Make Room for People
Steven W. Mosher


For over half a century, the population control movement has waged war on human fertility. Its ranks now include major international organizations like the International Planned Parenthood Federation and the United Nations Population Fund, as well as the foreign aid bureaucracies of most of the wealthy countries of the world. Billions of dollars are at its disposal.

For those who believe in this agenda, population growth is the root of mankind’s problems. They claim that more people equals less . . . of everything: Prosperity, food supply, economic growth, social order. To hear them tell it, all the earth’s real and imagined woes—from too little food and fresh water to too much pollution of air and water—are a result of the same cause. They claim—wrongly—that the planet we call home is simply too crowded.

Pope Benedict XVI made the case for people in his recent encyclical, Charity in Truth (Caritas in Veritate), writing that “to consider population increase as the primary cause of underdevelopment is mistaken, even from an economic point of view” (no. 44). The Pope criticized “non-governmental organizations [that] work actively to spread abortion, at times promoting the practice of sterilization in poor countries, in some cases not even informing the women concerned. Moreover, there is reason to suspect that development aid is sometimes linked to specific health-care policies which de facto involve the imposition of strong birth control measures” (no. 28).

For consistently defending human life, the Church in general and Pope Benedict XVI in particular are blamed for causing governments to shy away from taking the “overpopulation problem” more seriously. What population control activists fail to understand is that the Church’s stance is supported by hard science and not “just” traditional morality.

Science has shown that reducing the number of babies born does not in itself solve political, economic, or environmental problems. Rather, reducing births often creates grave problems. Take Social Security and Medicare, for example. In the United States and other industrialized countries, these programs are difficult to sustain unless each generation of taxpaying workers is larger than the one that went before it.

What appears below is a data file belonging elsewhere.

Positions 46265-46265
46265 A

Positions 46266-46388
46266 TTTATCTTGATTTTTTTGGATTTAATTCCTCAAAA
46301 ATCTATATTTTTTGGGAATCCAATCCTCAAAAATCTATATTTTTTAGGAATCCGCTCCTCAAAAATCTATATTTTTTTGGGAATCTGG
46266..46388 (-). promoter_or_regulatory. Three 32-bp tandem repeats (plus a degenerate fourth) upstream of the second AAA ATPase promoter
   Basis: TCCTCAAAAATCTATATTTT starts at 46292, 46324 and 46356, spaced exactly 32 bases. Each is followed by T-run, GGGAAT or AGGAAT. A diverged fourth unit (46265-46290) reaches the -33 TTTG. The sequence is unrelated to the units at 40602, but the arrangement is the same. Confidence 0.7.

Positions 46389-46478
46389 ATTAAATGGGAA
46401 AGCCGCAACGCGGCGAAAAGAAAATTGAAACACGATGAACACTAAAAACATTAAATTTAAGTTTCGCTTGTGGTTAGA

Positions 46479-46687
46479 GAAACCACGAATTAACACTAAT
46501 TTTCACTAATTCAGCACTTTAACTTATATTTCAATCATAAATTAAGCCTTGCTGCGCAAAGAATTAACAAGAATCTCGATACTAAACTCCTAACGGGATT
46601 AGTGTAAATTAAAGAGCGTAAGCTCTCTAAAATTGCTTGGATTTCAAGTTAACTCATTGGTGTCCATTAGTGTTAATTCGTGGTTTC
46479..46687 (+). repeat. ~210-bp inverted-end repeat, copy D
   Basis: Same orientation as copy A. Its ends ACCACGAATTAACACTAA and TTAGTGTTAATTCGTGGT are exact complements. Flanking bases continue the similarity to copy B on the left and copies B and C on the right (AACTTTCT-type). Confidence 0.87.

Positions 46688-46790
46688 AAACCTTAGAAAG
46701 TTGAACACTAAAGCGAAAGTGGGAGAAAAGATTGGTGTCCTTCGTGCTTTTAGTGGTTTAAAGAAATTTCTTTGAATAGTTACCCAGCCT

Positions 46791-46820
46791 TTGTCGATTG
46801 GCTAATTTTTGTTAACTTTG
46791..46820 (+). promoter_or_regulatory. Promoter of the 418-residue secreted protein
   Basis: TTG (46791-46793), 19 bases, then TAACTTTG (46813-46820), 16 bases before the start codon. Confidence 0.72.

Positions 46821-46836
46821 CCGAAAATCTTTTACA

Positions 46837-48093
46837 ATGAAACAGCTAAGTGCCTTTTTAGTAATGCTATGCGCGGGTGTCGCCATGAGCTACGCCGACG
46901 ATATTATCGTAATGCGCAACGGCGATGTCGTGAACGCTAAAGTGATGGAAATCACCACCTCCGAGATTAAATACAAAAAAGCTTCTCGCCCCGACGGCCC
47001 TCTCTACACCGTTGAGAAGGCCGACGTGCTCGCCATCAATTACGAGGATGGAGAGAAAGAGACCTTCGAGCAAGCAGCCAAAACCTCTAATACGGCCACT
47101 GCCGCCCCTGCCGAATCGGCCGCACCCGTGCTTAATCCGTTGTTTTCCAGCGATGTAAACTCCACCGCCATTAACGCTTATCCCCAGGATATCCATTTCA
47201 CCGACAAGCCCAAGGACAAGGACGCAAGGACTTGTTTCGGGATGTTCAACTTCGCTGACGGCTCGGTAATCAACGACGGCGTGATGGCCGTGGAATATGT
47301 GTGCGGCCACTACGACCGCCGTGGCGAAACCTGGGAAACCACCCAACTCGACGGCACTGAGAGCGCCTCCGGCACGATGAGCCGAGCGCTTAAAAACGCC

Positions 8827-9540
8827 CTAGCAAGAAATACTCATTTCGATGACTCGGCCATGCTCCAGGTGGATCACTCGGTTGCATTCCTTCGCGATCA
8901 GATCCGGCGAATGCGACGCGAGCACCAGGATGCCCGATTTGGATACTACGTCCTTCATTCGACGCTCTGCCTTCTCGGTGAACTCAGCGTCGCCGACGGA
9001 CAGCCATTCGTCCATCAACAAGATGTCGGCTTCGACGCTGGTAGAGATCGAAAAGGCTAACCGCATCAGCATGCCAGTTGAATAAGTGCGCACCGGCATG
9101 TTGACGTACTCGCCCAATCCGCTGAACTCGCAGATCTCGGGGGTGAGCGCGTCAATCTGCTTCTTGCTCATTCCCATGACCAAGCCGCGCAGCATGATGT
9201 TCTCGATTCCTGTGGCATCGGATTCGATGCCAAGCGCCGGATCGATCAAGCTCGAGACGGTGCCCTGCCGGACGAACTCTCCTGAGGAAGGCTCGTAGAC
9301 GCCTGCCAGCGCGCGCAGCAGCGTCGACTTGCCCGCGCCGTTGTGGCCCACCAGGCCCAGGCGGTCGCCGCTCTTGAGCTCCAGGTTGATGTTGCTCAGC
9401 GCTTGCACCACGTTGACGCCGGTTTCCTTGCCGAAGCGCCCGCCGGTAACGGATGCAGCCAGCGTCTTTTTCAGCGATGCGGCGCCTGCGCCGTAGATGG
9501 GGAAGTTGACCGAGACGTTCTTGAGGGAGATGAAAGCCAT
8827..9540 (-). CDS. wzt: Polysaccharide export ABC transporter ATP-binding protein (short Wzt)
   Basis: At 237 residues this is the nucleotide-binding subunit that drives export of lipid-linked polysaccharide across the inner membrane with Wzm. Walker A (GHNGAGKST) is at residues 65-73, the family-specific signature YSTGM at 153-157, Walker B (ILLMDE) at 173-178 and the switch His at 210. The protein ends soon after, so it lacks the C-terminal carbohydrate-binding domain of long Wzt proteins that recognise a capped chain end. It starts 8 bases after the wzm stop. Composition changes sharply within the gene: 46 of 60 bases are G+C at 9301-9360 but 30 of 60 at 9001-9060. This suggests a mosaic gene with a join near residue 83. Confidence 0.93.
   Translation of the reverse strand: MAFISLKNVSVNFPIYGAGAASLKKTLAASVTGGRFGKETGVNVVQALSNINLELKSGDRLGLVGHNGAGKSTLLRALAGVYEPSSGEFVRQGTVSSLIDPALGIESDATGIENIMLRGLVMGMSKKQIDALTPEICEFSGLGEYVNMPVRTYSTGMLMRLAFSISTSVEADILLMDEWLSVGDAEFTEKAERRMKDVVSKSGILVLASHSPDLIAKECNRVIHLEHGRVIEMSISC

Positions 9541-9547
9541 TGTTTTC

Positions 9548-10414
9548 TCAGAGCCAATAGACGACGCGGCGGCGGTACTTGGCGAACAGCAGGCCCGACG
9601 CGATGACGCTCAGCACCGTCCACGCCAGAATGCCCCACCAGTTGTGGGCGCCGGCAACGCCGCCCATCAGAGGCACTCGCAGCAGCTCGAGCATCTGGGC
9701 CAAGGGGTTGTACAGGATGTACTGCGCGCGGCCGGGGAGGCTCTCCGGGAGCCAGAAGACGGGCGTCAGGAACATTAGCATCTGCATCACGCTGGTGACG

This is exactly the problem that we face now. Those who would reduce our numbers also forget that people are ingenious producers and problem-solvers, not just inert consumers.

In fact, population growth has been the primary driver of progress throughout history. Innovators and entrepreneurs can be drawn to extract resources and to produce and distribute more goods in ways that sustain the natural environment and contribute to human development. At the end of this creative process you will have more goods available at lower prices—precisely because of population growth.

People need to be understood as the answer to problems, and not the cause of all problems. Through efforts supporting sustainable development and economic growth, environmental indicators will also improve. As the late Julian Simon often remarked, children born today will lead longer, healthier lives than ever before. They will live in a world where vast tracts of land have been set aside to preserve their natural beauty, and where the ugly scars of early industrialization have largely been healed. The world is not an overcrowded human ark, but it is—as it was designed to be—a beautiful horn of plenty. And people, the pinnacle of creation, are the ultimate resource.

Steven W. Mosher is the President of the Population Research Institute and the author of Population Control: Real Costs and Illusory Benefits (Transaction Press, 2008). He is the host of the EWTN series, “Promoting the Culture of Life around the World,” and frequently testifies before the U.S. Congress on population and human rights issues. This article appears in the USCCB Respect Life Program for 2010. For more information visit: www.pop.org


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